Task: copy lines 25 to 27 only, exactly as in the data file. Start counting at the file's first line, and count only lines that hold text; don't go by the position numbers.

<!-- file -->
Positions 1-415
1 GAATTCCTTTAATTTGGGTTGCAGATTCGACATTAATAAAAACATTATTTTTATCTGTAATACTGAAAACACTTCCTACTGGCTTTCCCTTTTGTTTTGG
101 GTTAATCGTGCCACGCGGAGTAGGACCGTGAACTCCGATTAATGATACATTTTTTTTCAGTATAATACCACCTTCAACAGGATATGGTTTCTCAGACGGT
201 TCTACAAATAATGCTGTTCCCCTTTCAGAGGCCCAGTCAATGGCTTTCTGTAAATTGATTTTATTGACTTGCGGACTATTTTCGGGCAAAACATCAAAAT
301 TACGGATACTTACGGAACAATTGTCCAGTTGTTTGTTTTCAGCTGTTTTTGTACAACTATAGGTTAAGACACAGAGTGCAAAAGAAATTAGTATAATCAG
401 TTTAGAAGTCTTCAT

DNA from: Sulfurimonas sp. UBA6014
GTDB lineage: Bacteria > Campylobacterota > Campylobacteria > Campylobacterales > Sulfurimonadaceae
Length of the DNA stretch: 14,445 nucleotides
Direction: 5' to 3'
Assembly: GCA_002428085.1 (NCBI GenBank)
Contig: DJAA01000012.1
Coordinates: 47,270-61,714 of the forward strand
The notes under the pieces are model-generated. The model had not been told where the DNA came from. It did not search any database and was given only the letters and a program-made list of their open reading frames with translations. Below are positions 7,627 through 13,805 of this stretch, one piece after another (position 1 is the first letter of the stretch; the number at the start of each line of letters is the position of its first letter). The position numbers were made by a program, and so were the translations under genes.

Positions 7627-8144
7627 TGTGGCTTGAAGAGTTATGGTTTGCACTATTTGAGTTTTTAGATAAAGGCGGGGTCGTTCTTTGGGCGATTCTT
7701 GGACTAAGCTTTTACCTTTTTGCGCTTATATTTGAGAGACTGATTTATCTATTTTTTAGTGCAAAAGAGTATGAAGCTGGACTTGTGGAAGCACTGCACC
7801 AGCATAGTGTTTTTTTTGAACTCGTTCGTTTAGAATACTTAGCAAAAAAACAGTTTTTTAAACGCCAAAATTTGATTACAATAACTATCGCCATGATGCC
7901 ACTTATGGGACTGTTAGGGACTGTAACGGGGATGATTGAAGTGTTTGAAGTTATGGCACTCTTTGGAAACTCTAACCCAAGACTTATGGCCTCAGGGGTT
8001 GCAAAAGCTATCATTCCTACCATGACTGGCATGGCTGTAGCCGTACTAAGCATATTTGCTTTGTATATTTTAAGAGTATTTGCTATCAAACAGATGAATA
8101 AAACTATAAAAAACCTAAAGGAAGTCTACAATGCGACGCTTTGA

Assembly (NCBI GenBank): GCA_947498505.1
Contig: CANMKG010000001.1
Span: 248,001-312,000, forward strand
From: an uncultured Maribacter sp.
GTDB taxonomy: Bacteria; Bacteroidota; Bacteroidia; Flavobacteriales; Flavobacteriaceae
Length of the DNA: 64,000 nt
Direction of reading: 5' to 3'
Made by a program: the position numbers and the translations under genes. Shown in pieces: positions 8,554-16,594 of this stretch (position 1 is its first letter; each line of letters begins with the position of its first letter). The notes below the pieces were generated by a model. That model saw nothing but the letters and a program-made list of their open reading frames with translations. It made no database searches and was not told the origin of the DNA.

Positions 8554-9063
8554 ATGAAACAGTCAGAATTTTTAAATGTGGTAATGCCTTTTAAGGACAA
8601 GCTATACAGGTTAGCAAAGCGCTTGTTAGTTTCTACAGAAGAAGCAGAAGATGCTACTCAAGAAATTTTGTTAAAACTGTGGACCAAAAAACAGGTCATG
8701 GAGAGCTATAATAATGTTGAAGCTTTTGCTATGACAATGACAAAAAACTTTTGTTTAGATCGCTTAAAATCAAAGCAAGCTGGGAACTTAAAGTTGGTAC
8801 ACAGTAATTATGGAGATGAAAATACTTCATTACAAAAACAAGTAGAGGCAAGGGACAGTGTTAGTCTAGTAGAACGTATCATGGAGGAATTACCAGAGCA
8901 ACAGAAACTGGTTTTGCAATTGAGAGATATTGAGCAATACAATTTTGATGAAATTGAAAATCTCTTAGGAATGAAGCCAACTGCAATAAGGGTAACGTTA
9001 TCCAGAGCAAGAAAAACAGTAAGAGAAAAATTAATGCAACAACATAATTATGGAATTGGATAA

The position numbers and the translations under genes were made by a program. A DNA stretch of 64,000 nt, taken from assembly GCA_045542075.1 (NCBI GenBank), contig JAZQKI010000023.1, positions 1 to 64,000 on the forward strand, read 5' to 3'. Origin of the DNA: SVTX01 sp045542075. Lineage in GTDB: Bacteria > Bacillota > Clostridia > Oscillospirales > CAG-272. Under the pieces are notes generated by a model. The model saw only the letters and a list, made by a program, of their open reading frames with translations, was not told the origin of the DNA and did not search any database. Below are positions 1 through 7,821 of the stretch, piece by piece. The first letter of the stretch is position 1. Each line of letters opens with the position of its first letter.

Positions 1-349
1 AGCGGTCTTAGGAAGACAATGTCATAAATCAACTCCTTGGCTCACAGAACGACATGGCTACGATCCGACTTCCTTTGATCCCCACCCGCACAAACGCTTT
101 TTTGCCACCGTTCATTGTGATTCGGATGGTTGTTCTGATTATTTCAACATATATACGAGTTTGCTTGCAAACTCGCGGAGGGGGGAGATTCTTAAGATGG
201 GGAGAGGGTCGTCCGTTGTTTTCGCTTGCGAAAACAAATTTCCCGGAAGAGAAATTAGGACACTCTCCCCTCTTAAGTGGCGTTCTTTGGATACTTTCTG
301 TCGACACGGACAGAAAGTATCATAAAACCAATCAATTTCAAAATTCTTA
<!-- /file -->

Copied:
From: an uncultured Maribacter sp.
GTDB taxonomy: Bacteria; Bacteroidota; Bacteroidia; Flavobacteriales; Flavobacteriaceae
Length of the DNA: 64,000 nt